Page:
Adani Ports and Special Economic Zones (NSE:ADANIPORTS) Seems to Use Debt Fairly Well | Whuff News


Warren Buffett famously said, ‘Volatility is far from synonymous with risk.’ So it seems that the smart money knows that debt – which is usually involved in bankruptcy – is a very important factor, when you judge how risky a company is. We can see that Adani Port and Special Economic Zone Limited (NSE:ADANIPORTS) does use debt in its business. But the real question is whether this debt makes the company risky.

What Risks Does Debt Bring?

Debt and other liabilities become risky for a business when it cannot easily meet those obligations, either with free cash flow or by raising capital at an attractive price. Ultimately, if the company can’t meet its legal obligations to repay the debt, shareholders can walk away with nothing. However, the more common (but still painful) scenario is that it needs to raise new equity capital at a low price, thus permanently diluting shareholders. Of course, the advantage of debt is that it often represents cheap capital, especially when it replaces liquidity in the company with the ability to reinvest at a high rate of return. When we examine debt levels, we first consider both cash and debt levels, together.

Check out our latest analysis for Adani Ports and Special Economic Zones

How Much Debt Does Adani Port and Special Economic Zone Bear?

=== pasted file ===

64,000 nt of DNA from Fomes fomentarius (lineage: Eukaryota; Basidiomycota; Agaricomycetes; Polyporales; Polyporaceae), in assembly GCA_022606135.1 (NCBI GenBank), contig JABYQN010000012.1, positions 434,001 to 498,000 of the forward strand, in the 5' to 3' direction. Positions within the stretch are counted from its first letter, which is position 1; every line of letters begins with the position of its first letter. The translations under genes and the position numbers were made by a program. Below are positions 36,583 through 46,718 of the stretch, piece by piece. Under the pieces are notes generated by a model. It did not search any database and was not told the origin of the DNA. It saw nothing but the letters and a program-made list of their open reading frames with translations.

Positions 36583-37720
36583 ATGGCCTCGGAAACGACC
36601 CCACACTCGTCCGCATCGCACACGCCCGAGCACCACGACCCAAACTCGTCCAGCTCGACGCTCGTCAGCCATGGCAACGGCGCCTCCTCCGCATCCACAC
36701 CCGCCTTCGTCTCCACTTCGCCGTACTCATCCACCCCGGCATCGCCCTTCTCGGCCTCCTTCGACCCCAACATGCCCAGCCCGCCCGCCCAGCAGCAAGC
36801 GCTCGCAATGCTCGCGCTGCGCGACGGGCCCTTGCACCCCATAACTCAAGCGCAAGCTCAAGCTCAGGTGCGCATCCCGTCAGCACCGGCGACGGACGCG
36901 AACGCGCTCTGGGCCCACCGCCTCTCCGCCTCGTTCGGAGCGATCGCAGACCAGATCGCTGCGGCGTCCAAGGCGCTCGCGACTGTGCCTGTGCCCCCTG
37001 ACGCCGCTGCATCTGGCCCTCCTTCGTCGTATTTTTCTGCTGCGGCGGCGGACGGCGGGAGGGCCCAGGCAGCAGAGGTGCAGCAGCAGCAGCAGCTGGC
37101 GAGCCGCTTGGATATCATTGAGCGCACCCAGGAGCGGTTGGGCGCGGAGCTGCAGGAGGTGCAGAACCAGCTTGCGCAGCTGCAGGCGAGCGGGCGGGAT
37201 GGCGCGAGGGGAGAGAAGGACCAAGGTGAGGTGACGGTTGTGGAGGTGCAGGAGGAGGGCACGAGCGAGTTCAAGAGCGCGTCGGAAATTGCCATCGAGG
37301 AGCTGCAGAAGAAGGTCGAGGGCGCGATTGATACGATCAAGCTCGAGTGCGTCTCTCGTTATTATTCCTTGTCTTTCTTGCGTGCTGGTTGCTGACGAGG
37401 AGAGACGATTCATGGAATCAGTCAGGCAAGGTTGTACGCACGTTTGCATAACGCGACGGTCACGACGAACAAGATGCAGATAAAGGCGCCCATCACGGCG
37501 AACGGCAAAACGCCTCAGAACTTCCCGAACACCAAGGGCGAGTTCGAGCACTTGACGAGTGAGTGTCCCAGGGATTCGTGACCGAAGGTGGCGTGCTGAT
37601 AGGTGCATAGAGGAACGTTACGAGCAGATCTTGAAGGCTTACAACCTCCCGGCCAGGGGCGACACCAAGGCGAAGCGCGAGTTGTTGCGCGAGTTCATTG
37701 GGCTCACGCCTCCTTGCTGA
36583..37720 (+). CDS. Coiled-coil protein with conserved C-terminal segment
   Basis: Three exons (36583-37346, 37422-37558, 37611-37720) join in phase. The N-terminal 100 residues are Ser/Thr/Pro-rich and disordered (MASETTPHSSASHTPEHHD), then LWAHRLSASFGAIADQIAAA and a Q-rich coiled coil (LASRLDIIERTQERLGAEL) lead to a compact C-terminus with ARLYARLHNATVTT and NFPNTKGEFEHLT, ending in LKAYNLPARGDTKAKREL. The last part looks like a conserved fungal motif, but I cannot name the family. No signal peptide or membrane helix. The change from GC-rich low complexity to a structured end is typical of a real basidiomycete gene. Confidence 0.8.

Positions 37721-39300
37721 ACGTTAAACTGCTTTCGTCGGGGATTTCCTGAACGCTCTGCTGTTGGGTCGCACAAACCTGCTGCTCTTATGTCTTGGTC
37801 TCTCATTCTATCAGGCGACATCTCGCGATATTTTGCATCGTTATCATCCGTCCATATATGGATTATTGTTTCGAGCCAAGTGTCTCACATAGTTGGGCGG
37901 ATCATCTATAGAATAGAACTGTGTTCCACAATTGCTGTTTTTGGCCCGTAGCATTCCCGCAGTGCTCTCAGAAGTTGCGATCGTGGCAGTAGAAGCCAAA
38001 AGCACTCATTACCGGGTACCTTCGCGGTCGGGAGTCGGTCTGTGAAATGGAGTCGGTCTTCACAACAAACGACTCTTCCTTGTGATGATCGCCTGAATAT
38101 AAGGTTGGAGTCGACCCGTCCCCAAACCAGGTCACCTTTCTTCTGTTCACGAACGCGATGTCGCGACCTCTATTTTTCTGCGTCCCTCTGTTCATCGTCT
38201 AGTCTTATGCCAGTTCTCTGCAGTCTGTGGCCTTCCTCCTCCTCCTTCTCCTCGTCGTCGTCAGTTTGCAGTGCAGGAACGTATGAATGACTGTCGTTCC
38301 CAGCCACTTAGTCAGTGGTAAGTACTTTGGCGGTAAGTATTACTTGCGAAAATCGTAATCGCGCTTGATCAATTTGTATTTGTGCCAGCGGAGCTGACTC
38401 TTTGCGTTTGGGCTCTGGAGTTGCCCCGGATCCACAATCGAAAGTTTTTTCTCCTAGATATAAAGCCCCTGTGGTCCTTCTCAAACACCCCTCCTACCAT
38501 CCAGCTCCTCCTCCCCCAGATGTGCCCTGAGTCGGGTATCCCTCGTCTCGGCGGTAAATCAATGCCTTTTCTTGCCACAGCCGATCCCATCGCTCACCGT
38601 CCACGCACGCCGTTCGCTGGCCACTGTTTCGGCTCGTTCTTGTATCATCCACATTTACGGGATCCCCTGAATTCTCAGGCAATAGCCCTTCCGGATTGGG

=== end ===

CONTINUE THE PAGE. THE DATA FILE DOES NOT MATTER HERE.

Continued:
As you can see below, at the end of March 2022, Adani Ports and Special Economic Zones had ₹457.5b in debt, up from ₹349.4b last year. Click the image for more details. However, it also has ₹91.3b in cash, so its net debt is ₹366.2b.

debt-equity-history-analysis
NSEI:ADANIPORTS Debt to Equity History 25 July 2022

How close is Adani Port and the Special Economic Zone’s Balance Sheet?

Zooming in on the latest balance sheet data, we can see that Adani Ports and Special Economic Zones has liabilities of ₹111.4b due within 12 months and liabilities of ₹451.0b due beyond that. On the other hand, it has ₹91.3b in cash and ₹44.5b in receivables during the year. So its liabilities amount to ₹426.5b more than its combined cash and short-term receivables.

Adani Ports and Special Economic Zones has a very large market capitalization of ₹1.59t, so it can most likely raise cash to repair its balance sheet, if the need arises. However, it is still worth taking a close look at his ability to repay the debt.

We measure a company’s debt burden relative to its earning power by looking at its net debt divided by earnings before interest, taxes, depreciation and amortization (EBITDA) and by calculating how easily earnings before interest and taxes (EBIT) cover its interest expenses (interest hedging). Therefore, we consider debt relative to income with and without depreciation and amortization expense.